Deprivation of liberty and a few observations on NHS Continuing Healthcare packages

The decision in AA v GA and An NHS Clinical Commissioning Group concerns a section 21A challenge to a standard authorisation of GA’s deprivation of liberty at her existing placement – an issue that is often argued in the Court of Protection. The hearing took place in December 2020 but we noted this case recently in the very helpful 39 Essex Mental Capacity Act newsletter and thought it was worth sharing further with our CCG clients.


The case concerns GA, a 22 year old who suffers from severe learning disability, Autism Spectrum Disorder, ADHD, epilepsy, and severe communication difficulties. The parties were in agreement that GA lacked capacity to conduct proceedings and make decisions about her residence and care and support. AA is GA’s mother and GA’s care is funded by the CCG.

The parties agreed the issue for the court’s determination was whether it was in the GA’s best interests to :

  1. move to reside and receive a package of care and support at Placement B (a specialist residential placement) or
  2. for her to return to live with her mother, and brother, MA, at the family home with no professional input from the CCG


Briefly, up until November 2019 GA was cared for in her family home, primarily by her mother. In September 2019, the CCG informed all parties of its proposal for GA to be placed in a residential unit. The CCG's case was that: “significant concerns had arisen over the past 12 months that GA's needs were not being met in the family home. In addition, some child protection concerns in respect of the younger siblings had arisen which had caused children's services to become involved with the family and for the children to be recorded as being at risk of significant harm due to physical outbursts from GA including physical assaults towards staff, her mother and siblings”.

At a hearing in December 2019, the court decided that it was in GA's best interests to move to a specialist residential facility. A full functional, sensory and communication assessment was to be undertaken. The period of assessment was supported by all parties at the time other than AA.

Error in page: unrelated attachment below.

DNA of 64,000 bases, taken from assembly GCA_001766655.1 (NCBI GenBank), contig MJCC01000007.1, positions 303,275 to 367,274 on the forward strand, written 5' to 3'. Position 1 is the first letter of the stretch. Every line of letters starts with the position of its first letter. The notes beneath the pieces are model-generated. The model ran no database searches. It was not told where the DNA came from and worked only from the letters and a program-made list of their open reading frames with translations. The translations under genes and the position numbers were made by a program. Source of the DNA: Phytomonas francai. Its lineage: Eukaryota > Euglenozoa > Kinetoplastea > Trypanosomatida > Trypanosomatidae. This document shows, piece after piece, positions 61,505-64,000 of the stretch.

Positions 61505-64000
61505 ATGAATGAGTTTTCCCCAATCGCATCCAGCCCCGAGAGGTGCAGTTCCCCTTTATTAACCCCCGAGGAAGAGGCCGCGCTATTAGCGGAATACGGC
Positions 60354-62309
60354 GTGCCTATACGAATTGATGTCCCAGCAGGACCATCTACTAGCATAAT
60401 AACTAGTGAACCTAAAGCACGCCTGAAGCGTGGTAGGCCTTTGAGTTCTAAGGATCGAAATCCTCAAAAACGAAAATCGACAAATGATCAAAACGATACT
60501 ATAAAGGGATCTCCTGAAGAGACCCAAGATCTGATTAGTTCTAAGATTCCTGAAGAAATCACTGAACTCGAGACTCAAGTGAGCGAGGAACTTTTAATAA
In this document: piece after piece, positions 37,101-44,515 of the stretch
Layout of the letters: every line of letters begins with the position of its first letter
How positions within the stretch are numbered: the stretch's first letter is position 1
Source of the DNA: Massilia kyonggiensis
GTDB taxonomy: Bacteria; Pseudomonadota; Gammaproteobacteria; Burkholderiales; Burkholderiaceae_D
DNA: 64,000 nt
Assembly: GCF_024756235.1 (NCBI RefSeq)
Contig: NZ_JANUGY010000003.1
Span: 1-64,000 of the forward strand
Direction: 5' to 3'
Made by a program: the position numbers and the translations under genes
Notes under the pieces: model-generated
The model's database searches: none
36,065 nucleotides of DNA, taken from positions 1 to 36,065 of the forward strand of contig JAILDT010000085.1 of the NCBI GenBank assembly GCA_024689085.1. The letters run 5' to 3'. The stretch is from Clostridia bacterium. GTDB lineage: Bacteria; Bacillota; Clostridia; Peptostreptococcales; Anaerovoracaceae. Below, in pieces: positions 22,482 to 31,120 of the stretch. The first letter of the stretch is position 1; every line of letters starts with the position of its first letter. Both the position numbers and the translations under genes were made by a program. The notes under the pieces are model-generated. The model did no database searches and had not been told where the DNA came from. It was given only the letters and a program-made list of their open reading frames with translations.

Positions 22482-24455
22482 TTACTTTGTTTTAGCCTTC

While GA was at the residential placement, the case returned to the court in February 2020 on an urgent basis as it became apparent that GA had been overmedicated on her prescribed Risperidone. Other concerns were raised by the family and by GA's IMCA. The court directed various investigations but that the period of assessment at the placement should continue.

At a hearing on 30 June 2020, the period of assessment had completed and the recommendation of the multidisciplinary team was that GA should move to a small residential home for adults with similar needs or to a supported living placement with support from staff with expertise in working with adults with learning disabilities, autism and complex needs.

AA maintained that GA should return to the family home and put forward an alternative care plan for the family to care for GA with some domiciliary support.

At a pre-trial review in November 2020 the CCG confirmed its position that its plan was for GA to transition to a small residential unit (Placement B). It is worth noting that at this point, the CCG confirmed that it did not propose to commission any domiciliary care or support in the event that GA was cared for by her family as they did not consider that the entire package of care met her assessed needs.

In reaching its final decision on GA’s placement, the court concluded that it was in her best interests to move to the CCG funded placement. The court recognised that this was an interference with Article 8 rights of GA and her family but was satisfied that such an interference was both necessary and proportionate.

CCGs, residential placements, community care packages and NHS CHC

The CCG in this case confirmed that it would not provide a care package in the event that GA went to live with her mother – the point was not elaborated on by the court but it is a position frequently adopted by CCGs providing care packages under the NHS Continuing Healthcare framework: that an individual must choose between a residential placement or no community care package.

These cases are always tricky. It is important to bear in mind the Supreme Court decision in N v ACCG 2017 so do get in touch if you require support on a Court of Protection matter or NHS CHC – we have a friendly and expert team.

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Every piece of content we create is correct on the date it’s published but please don’t rely on it as legal advice. If you’d like to speak to us about your own legal requirements, please contact one of our expert lawyers.

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